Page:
When an airplane dips, it’s the worst kind of fear. Your insides turn to glass. You feel the people around you like they were lead pellets. Their fear threatens to shatter you. Trapped in mid-air, you will the next second not to happen. Hate comes easily, because everyone seems to be certain of the crash. Doom spreads from every desperate glance. There’s death in every whimper. You try to be brave. There isn’t anyone who can help. Fear bristles and bears its fangs, caught in your head. The wait is awful. It’s like waiting for execution. Until the plane steadies; grants you a reprieve. In the movie Animal Kingdom, the anti-heroes can’t escape their fear any more than air passengers. They’re both locked into catastrophe.
Australian movies are full of camp: the vulgar shriek of real life. The cast of most Australian movies wouldn’t get work playing gargoyles in America…and yet, in the movies of P.J. Hogan, Baz Luhrmann, et al, aesthetic ruin is celebrated, even beloved. The comb-over, that three-legged dog of a hair-style, is to Australian movies what a baseball cap is to America; it tells the viewer: here’s life, beat up…and yet, weirdly, resplendent. In Australian movies, men and women are festooned with flagrant collapse. They dress like they are trying to confuse satellites. They advertise imperfection. As the latest in this long and bumpy line, the new movie Mary and Max proves that even Australian animation is besotted with grotesques.
Young love is like dying: a total, blissful, elegiac sense of the world. Youth itself is a finite state; unlike adulthood, which drones on and on. Youth – like pop music – is emphatically present. It crackles: “Now”. And that boldness of feeling floods young love. To be in love at sixteen is to be awash with feeling: filling up and up and up. Again, it makes for that death connection: the tsunami-life, where living surges so fast that death seems like the only possible corollary. Shakespeare didn’t kill off Romeo and Juliet because he set out to write a tragedy; he killed them because young love can only die…or else it cools… or else you grow up. Josh Beattie’s short, To Claire; From Sonny, is a small masterpiece on the subject.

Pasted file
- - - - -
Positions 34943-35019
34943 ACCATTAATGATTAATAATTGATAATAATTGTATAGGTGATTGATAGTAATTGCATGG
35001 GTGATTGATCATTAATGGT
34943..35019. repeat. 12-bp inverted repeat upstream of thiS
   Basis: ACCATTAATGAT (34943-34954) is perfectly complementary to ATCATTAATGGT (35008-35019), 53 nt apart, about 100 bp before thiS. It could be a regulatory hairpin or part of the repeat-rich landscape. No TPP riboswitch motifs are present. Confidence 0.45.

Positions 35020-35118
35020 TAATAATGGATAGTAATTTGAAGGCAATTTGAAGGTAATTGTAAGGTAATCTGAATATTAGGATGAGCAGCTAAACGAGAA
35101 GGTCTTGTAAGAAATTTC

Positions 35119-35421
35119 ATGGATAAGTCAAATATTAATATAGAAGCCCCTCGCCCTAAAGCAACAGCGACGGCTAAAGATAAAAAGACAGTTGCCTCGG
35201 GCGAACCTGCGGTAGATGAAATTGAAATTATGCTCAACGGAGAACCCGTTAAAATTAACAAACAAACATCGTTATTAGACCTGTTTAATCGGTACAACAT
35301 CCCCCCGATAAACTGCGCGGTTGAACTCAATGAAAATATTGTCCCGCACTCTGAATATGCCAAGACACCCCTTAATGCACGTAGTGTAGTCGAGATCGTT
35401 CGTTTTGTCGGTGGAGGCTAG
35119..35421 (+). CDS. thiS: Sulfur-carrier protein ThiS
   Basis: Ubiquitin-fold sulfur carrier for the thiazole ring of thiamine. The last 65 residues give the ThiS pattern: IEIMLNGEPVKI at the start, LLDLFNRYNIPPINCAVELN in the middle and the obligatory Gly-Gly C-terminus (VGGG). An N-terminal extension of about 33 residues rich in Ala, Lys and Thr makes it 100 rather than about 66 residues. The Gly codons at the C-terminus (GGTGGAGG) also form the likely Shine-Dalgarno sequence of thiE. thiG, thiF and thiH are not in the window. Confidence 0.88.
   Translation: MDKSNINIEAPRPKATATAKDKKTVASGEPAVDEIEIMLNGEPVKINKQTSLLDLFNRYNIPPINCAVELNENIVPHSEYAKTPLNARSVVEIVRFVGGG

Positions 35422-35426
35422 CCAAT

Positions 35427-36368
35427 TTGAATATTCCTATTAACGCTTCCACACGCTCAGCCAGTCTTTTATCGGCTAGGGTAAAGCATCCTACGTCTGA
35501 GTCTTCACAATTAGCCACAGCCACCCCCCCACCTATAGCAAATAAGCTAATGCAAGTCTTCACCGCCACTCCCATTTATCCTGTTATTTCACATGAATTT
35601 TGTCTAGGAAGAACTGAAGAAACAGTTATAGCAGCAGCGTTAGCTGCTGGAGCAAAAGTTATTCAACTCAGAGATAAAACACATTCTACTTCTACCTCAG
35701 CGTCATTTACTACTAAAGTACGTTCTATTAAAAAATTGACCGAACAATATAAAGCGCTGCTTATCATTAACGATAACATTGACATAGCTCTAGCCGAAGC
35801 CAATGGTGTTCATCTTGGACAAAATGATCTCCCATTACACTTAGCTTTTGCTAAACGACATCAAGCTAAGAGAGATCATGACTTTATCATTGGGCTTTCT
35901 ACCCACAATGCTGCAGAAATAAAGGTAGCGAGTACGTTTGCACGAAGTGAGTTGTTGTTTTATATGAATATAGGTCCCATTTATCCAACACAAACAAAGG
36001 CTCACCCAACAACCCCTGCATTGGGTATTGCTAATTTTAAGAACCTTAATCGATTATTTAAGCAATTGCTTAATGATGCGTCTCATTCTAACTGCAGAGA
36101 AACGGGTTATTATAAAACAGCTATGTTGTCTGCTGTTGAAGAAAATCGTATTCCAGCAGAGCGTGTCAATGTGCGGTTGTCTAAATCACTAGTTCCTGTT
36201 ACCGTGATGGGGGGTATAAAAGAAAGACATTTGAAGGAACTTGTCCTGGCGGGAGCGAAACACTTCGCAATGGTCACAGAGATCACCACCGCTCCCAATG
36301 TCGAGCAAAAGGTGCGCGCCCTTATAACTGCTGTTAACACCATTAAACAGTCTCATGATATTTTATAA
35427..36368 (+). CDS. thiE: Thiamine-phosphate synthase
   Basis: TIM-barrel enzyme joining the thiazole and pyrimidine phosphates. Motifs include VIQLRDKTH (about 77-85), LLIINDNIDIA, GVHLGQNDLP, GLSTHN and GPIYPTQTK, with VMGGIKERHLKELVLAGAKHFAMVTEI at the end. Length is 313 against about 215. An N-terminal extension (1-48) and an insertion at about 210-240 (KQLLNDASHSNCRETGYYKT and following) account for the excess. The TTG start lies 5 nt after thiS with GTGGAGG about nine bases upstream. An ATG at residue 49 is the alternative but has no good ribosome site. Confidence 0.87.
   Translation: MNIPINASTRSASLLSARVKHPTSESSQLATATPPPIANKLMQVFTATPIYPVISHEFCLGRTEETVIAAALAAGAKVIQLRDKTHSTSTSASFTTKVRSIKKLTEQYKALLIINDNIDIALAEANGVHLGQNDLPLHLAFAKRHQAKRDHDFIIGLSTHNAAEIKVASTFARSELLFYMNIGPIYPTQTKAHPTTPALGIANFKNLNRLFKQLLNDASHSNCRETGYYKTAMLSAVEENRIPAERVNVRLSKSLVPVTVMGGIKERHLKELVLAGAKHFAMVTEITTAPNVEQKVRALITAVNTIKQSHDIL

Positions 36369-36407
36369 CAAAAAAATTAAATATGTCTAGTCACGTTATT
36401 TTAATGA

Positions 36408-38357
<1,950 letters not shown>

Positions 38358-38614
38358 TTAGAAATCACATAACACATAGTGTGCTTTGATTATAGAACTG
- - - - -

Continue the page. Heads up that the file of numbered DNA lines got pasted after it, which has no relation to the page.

Heart of Darkness doesn’t work with women. Oh sure, there are women who find the themes interesting, but the story is a very male myth. On the one hand you’ve got Colonel Kurtz, the guy who’s “Faced the Ultimate Evil”; on the other hand, Marlow, the man The Man has sent to kill Kurtz. An 800lb gorilla and a bad-ass; these are not characters whom girls take an interest in. In The Proposition it’s Danny Huston who plays the Kurtz-role. Guy Pearce is Marlow. Ray Winstone is the East India Company/The Man. It’s set in 19th century Australia instead of Africa. But the heart is the same, whether it’s the heart of the jungle or the bush.
Jindabyne is a film about division, redemption and how completely uninteresting serial killers are. As someone who generally likes human-beings (and who has absolutely no interest in those who set-up their book deals on the basis of doing away with people) I loved it.